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The Small Cowper Madonna, Raphael. Wood, c. 1505.English 307: Women in Literature is a senior-level, three-credit course which introduces you to writing by and about women. English 307 describes and critically examines the tradition of women's writing, deconstructs the pervasive images of women in literature, and analyses the way in which women define their experiences in terms of language. You will read a wide variety of works in prose and verse-including three novels, a play, short stories, essays, and poetry by British, American, Canadian, European, and African writers. Many of these works from the nineteenth and twentieth centuries are interrelated or comment on each other, so that as you proceed through the course, you should develop an understanding of the way in which a tradition in women's writing has evolved, and in what ways this tradition has encouraged or informed the works of individual authors.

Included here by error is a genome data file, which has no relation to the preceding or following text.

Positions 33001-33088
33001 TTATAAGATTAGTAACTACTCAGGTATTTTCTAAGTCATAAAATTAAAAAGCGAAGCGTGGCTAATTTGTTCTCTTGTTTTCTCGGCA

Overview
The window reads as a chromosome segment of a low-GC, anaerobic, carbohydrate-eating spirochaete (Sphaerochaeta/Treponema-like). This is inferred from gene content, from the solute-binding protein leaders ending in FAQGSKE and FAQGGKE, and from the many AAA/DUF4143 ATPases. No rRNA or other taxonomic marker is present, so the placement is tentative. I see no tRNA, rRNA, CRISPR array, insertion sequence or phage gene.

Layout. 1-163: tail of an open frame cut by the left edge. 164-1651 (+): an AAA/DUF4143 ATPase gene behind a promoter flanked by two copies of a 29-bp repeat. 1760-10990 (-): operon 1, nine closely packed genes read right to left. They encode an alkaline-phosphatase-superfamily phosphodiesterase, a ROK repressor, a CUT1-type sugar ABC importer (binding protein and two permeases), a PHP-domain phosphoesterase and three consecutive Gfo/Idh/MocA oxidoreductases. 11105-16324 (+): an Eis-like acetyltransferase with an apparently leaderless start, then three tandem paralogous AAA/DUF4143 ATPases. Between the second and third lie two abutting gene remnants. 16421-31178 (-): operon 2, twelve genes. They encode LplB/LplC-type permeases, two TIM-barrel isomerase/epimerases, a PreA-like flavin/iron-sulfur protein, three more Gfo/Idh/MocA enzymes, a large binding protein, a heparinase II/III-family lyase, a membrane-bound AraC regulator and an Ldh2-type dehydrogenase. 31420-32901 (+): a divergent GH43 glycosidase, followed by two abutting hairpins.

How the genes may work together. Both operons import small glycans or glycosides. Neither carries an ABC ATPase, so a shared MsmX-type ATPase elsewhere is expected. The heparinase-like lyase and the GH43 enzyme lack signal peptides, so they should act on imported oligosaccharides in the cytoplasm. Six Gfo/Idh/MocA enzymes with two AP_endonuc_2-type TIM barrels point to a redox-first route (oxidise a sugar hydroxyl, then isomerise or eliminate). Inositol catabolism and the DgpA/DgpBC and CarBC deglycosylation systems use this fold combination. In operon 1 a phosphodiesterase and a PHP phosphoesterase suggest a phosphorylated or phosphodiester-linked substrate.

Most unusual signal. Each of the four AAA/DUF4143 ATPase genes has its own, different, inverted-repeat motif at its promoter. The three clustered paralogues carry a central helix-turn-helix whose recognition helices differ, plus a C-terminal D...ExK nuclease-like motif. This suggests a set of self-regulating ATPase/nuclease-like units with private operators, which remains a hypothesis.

Judith Beheading Holofernes, Artemisia Gentileschi, 1620 OilThe Study Guide for English 307 comprises six units, each of which attempts to provide a different critical perspective on women's writing. Although this is not a course on critical theory, the recent development of feminist critical theory offers a diversity of ways of approaching women's writing which may not have been previously considered. Unit I introduces the women's tradition in literature (historical and cultural criticism). Unit II investigates recurrent images of women in literature, and how these are re-imagined by women writers (myth criticism). Unit III interrogates the roles in which women have typically been cast (psychoanalytical criticism). Unit IV investigates the possibility of a "women's language" (linguistic criticism). Unit V shows how uniquely female experiences are articulated (lesbian criticism). Unit VI examines the underlying and overt social and political contexts of women's writing (socialist/Marxist criticism).